The announcement comes ahead of a new vehicle the Einride will unveil October 8. Not much is known about the vehicle; Einride has only supplied a short and obscure teaser video.
After several scrubbed attempts, a Northrop Grumman Antares rocket has taken off from NASA’s Wallops Flight Facility on Wallops Island, Virginia, launching an uncrewed Cygnus cargo spacecraft bound for the International Space Station (ISS). The Cygnus spacecraft is carrying a total of 8,000 pounds of crew supplies and science experiments for the ISS.
The mission had been expected to originally launch on Tuesday, September 29, but this had to be pushed back due to unfavorable weather conditions. The new launch date was set for Thursday, October 1, and the rocket was fueled and ready to go but was then scrubbed again after an issue with ground support equipment. The launch was pushed back once more to late on Friday, October 2, and this time the launch went ahead as planned at 9:16 p.m. ET.
WASHINGTON, Oct. 3, 2020 /PRNewswire/ — A Northrop Grumman Cygnus resupply spacecraft is on its way to the International Space Station with nearly 8,000 pounds of scientific investigations, technology demonstrations, commercial products, and other cargo after launching at 9:16 p.m. EDT Friday from NASA’s Wallops Flight Facility on Wallops Island, Virginia.
The spacecraft launched on an Antares rocket from the Virginia Mid-Atlantic Regional Spaceport’s Pad 0A at Wallops and is scheduled to arrive at the space station around 5:20 a.m. Monday, Oct. 5. Coverage of the spacecraft’s approach and arrival will begin at 3:45 a.m. on NASA Television and the agency’s website.
Expedition 63 Commander Chris Cassidy of NASA will use the space station’s robotic arm to capture Cygnus, while Ivan Vagner of Roscosmos monitors telemetry during rendezvous, capture, and installation on the Unity module’s Earth-facing port.
Cygnus will remain at the space station until mid-December before it disposes
A robotic Cygnus spacecraft successfully blasted off from Virginia late Friday (Oct. 2) carrying nearly 4 tons of gear, including a new space toilet, to the International Space Station.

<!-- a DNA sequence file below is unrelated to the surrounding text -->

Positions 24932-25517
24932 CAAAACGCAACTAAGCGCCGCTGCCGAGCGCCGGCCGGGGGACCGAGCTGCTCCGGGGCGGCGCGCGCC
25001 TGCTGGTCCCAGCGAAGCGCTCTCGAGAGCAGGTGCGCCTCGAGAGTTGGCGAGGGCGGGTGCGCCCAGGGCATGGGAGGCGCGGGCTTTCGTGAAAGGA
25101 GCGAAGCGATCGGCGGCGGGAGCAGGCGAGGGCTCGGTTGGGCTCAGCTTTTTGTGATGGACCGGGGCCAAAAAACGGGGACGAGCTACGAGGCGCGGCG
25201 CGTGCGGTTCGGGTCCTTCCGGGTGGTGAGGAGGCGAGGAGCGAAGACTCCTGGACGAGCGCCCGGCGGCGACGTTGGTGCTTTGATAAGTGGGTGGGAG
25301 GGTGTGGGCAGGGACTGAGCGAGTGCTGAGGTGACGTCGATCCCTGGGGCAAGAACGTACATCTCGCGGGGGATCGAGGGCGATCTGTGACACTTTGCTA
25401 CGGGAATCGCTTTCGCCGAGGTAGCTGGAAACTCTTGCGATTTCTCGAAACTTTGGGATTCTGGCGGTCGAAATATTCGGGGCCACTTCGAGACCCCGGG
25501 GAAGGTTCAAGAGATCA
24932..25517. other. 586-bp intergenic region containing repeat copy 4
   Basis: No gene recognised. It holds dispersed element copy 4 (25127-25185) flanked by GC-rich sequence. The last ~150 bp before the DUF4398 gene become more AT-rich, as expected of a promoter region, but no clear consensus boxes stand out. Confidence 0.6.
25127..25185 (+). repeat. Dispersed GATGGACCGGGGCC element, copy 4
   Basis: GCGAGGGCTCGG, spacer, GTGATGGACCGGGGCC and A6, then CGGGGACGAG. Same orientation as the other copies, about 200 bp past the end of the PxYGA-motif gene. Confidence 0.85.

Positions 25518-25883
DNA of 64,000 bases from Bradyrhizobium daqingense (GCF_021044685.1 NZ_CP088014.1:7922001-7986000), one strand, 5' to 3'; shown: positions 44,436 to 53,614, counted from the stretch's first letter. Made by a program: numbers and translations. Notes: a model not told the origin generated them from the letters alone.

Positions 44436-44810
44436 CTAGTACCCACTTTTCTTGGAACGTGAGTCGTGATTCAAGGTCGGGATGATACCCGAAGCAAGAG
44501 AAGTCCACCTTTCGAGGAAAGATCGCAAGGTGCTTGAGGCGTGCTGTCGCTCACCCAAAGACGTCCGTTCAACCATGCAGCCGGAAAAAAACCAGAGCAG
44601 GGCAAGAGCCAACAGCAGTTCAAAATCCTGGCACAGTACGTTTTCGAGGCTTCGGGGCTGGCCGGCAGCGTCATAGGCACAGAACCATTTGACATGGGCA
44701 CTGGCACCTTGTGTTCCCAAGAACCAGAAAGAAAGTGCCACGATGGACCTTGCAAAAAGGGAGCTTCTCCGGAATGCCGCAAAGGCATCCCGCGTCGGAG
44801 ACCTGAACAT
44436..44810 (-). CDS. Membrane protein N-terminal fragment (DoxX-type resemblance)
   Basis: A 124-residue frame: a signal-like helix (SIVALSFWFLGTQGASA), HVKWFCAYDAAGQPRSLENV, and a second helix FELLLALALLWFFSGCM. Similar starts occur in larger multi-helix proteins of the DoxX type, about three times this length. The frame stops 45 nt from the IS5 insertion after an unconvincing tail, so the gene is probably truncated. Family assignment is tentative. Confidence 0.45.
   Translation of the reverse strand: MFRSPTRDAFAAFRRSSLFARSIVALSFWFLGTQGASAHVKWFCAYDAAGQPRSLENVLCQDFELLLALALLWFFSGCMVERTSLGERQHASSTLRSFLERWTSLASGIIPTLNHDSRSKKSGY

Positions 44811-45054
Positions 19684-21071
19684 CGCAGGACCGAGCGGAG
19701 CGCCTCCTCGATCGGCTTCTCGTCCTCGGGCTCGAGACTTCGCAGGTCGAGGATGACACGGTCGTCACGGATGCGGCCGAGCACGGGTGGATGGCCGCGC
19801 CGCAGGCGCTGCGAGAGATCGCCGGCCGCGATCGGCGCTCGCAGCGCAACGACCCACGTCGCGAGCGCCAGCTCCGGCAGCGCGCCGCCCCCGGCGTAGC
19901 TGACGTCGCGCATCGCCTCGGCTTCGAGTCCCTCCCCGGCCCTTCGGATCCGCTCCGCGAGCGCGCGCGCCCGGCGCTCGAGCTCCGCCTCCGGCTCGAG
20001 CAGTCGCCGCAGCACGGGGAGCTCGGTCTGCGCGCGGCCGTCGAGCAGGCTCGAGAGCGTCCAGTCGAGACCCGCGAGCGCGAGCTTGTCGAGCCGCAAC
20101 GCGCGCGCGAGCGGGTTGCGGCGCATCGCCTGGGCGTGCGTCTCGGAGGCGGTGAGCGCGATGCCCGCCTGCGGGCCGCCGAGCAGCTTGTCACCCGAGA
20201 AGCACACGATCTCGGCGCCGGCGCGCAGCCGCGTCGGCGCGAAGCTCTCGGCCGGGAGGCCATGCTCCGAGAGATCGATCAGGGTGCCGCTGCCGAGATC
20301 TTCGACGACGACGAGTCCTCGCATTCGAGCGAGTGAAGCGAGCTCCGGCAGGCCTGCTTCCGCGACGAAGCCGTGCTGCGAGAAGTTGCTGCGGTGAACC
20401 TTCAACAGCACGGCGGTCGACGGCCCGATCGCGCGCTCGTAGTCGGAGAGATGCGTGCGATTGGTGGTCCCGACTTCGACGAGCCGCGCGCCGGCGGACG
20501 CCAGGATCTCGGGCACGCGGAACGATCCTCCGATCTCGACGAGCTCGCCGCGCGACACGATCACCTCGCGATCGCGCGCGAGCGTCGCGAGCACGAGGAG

A Northrop Grumman Antares rocket lit up the night sky alongside a nearly full moon at 9:16 p.m. EDT (0116 GMT on Oct. 3) as it launched the Cygnus NG-14 mission to the space station from the Mid-Atlantic Regional Spaceport at NASA’s Wallops Flight Facility on Wallops Island, Virginia.
The craft is hauling 7,624 lbs. (3,458 kilograms) of cargo that includes scientific equipment, an experimental space toilet, food, hardware and other supplies for the Expedition 63/64 astronauts living and working on the space station.
Update: NASA and Northrop Grumman are now targeting Friday night (Oct. 2) for the launch of the Cygnus NG-14 mission atop its Antares rocket. Liftoff is set for 9:16 p.m. EDT (0116 GMT), pending the resolution of tonight’s launch abort.
On Thursday, Oct. 1, a Northrop Grumman Cygnus cargo ship carrying nearly 4 tons of NASA cargo will launch toward the International Space Station from the agency’s Wallops Flight Facility on Wallops Island, Virginia.
A Northrop Grumman-built Antares rocket will launch the Cygnus spacecraft on the CRS-14 (or NG-14) mission from Pad OA at Wallops at 9:38 p.m. EDT (0138 GMT). The mission has been delayed from Sept. 29 due to bad weather. NASA’s webcast will begin at 9 p.m. EDT (0100 GMT).